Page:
Rajan Koickal says Shaikh Zayed’s vision has changed the fortune of the UAE and expatriates who have been provided with a conducive environment to earn their livelihood. Image Credit: Abdul Rahman/Gulf News

Abu Dhabi: Rajan Koickal has been residing in Abu Dhabi for over four decades and has had the chance to watch closely the era of the late Shaikh Zayed Bin Sultan Al Nahyan who transformed Abu Dhabi from a barren desert into a “paradise”.

In an interview with Gulf News, Koickal spoke about the country which has showered bounties on him.

“I am still working here after 42 years of service and my three daughters have got married and are now settled in the United States, two in Dallas and one in San Francisco,” the 67-year-old manager at Al Rumaithi Travel Agency in Abu Dhabi, said.

“On October 7, 1976, I landed in Abu Dhabi which had a few small groceries and two- to three-storey apartments, narrow, uneven and poorly lit roads. Even the Abu Dhabi-Dubai road was not in a good shape and one leader stood up to transform the emirate — Shaikh Zayed,” said Koickal, who is from the South Indian state of Kerala.

“We can’t imagine that how far-sighted Shaikh Zayed was and he dreamt to transform the UAE into a world class country; he turned the desert into a paradise,” he said.

Nations get visionary leaders once in centuries, and Shaikh Zayed was one such great personality, Koickal said.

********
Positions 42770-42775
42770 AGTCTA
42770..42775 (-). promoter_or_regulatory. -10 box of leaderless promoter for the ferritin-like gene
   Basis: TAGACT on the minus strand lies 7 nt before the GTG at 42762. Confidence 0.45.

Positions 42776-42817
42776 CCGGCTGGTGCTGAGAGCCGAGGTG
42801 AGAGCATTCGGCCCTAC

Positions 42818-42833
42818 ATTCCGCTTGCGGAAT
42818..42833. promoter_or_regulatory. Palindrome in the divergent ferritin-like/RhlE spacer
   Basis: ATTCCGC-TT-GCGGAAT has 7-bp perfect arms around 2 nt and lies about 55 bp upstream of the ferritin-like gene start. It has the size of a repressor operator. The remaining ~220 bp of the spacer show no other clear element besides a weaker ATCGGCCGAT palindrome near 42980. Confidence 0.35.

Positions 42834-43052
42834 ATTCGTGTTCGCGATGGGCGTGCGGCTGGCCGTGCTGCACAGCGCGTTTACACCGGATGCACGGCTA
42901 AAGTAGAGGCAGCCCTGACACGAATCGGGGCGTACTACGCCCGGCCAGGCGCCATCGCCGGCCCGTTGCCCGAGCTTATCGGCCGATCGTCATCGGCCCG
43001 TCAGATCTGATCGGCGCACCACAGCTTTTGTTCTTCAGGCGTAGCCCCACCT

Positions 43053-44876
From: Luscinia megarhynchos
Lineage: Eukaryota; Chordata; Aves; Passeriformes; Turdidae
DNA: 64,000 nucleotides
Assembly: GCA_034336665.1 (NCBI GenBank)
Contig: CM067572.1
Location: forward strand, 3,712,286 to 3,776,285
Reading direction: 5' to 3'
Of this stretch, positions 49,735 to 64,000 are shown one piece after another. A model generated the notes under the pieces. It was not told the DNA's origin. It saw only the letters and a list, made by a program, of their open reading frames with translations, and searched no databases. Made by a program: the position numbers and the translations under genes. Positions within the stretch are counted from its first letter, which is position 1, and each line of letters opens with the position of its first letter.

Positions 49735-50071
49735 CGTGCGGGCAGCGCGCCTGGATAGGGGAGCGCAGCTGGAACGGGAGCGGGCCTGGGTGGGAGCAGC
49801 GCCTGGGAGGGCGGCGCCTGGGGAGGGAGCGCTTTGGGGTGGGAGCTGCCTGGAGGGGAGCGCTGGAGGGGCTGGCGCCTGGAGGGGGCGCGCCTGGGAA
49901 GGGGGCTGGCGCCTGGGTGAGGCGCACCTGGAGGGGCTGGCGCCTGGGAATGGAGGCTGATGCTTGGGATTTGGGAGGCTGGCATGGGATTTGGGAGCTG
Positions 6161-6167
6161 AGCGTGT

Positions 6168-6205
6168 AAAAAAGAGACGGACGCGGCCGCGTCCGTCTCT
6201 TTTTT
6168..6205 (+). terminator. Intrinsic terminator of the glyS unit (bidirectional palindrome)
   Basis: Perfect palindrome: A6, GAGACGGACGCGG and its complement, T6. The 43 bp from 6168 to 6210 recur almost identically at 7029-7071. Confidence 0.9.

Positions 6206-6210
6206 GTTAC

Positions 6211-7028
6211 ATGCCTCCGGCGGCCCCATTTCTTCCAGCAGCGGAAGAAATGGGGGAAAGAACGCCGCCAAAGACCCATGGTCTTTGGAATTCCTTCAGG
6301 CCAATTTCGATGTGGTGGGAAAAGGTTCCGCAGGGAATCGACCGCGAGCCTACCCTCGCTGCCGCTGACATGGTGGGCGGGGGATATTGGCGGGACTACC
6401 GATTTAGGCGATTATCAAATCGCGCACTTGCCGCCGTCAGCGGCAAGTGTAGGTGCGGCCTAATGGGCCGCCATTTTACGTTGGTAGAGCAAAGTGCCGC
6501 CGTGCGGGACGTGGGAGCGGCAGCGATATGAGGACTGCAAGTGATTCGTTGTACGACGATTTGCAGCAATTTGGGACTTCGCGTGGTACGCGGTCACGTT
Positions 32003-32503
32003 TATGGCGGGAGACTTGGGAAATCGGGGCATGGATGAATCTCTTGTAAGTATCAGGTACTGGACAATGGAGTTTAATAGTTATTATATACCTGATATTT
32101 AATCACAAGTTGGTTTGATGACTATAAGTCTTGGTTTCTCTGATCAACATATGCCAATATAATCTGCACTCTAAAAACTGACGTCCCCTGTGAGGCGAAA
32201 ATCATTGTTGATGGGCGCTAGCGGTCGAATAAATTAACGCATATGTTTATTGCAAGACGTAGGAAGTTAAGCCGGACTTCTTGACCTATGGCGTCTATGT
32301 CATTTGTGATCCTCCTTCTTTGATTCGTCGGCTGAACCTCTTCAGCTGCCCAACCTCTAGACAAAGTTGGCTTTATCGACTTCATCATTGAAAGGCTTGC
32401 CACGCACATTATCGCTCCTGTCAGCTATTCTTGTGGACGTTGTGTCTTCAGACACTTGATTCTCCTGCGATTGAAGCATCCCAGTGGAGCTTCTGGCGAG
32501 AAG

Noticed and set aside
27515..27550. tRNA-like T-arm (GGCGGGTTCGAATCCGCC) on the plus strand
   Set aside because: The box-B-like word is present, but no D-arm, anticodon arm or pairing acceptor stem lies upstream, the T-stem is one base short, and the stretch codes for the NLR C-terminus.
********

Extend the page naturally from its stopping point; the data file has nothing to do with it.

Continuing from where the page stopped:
The vision of Shaikh Zayed has changed the fortune of this country and expatriate communities who have been provided with a friendly environment to earn their livelihood and support their families, Koickal, who started as an accountant 42 years back, said.

“Freedom of community living, safety and security for women and children in the UAE are at par (with developed countries). People today enjoy full religious freedom and mingling with a wide range of communities residing in the UAE and exchanging their cultures and traditions. These are all the result of Shaikh Zayed’s endeavours which have keenly been pursued by all leaders of the country,” he said.

“In our own country [India], women feel scared to go out alone after sunset, but in the UAE you can roam around the city and enjoy life without any fear. That’s a great achievement of the emirates”.

He started his career at Al Rumaithi Travels in the capital as an accountant for a monthly salary of Dh1,300 and never switched his job.

“It might appear to you as a very attractive salary but during that time, the UAE currency was not that strong as it’s today and currency conversion rates were poor. We used to get only 2,600 Indian rupees for that amount,” the commerce postgraduate said.

“I came to first Elektra Street which was almost deserted with only a few of huts and dilapidated villas strewn around. But see now, it looks like a world class city that offers all the luxuries of life,” Koickal said.

Because of the small community four decades back, National Day festivities and events were not like today. Mostly, there used to be a parade in the morning and flag-hoisting ceremonies, he said.

“Two persons including me shared a two bedroom villa with a huge hall and paid Dh1,800 [Dh900 each]. But this was paid by my company. Now I live in a two-bedroom apartment in downtown Abu Dhabi for Dh60,000 and drive a company car. For the past over four decades, my company has cared for me and kept paying rents and I have been devotedly working for the company,” he said.